The credit crisis really isn't helping most businesses. Judging by an iSuppli research paper, though, DRAM makers could be among the hardest hit. Here's what iSuppli Director and Chief Analyst Nam Hyung Kim had to say on the subject:
Even with the expected intervention by the U.S. government, this crisis means the cost of capital will rise because cash-strapped banks will be reluctant to take on big, risky ventures. This is a particular challenge for the capital-intensive DRAM manufacturing business. DRAM suppliers that already are facing cash issues soon may not be able to service debts that are coming due soon. Furthermore, DRAM suppliers may encounter problems in trying to finance their capital expenditures.
As a result, Kim expects system memory makers to face "serious liquidity issues in the near future." iSuppli says other industry watchers have pointed to Qimonda as one of the companies most at risk, but Kim believes it might actually fare better than its competitors: "Qimonda actually has a relatively good cash balance and a low debt ratio for potential leverage in the future compared to many other DRAM suppliers."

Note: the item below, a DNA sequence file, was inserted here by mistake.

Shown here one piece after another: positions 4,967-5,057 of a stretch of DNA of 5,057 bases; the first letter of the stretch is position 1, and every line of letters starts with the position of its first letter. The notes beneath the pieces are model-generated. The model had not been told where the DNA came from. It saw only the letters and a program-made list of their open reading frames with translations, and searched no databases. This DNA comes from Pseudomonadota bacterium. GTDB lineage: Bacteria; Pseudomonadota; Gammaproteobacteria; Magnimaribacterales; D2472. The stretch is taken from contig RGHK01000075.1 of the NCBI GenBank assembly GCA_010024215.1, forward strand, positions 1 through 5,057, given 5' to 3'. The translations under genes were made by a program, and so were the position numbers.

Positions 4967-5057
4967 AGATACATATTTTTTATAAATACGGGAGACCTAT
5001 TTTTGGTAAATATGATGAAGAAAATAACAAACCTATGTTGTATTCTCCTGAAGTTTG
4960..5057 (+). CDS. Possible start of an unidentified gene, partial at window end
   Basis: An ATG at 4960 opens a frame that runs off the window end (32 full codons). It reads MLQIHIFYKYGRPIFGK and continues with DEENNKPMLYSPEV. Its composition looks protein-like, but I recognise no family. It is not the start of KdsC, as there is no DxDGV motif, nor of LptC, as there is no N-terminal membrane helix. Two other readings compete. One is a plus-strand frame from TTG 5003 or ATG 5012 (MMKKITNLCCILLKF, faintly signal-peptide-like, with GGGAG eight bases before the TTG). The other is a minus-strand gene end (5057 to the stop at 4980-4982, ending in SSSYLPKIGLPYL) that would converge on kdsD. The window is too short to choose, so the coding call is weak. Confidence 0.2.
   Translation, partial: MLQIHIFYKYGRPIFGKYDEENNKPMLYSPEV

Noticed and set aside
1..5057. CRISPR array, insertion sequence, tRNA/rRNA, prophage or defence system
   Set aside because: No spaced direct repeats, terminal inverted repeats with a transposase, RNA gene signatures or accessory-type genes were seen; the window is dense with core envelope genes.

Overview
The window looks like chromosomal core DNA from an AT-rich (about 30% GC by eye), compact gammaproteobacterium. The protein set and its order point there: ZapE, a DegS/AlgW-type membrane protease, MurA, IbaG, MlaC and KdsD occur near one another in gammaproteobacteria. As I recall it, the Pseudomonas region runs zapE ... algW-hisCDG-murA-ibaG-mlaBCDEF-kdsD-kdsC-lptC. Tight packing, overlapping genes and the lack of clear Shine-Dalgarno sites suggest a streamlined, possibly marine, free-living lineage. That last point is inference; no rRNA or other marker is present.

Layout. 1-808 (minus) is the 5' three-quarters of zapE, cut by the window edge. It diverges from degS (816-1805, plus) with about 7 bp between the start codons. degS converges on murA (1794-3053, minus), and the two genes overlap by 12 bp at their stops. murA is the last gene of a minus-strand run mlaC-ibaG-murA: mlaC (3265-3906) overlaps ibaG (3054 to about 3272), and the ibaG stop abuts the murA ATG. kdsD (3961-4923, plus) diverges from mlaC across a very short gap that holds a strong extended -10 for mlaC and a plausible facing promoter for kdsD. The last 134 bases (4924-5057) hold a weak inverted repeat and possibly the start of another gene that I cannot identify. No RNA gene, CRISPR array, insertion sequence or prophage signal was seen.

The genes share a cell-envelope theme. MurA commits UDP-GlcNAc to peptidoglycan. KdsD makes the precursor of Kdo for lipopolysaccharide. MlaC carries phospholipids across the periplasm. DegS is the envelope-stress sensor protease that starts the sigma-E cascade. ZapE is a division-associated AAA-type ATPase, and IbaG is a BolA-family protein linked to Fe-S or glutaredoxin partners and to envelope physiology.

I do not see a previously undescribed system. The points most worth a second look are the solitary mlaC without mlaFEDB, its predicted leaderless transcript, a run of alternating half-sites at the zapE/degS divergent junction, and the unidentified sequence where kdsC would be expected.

DRAM makers have struggled with other major hurdles recently, too, like oversupply and the ensuing free-fall of memory prices. iSuppli reported a few months ago that global DRAM revenue plummeted 19% in the fourth quarter of last year—"far worse" conditions than it expected. Contract prices for 2GB PC memory modules headed to PC makers may now dip from $30-35 to $20-25 because of a "flood of inventory." The $20-25 range is "less than the variable costs for . . . most DRAM suppliers," this new report explains.
On the upside (for memory makers, at least), iSuppli expects deteriorating economic conditions to curb supply growth, which could send DRAM prices back up. That may breathe life back into the market, although it probably won't help customers.
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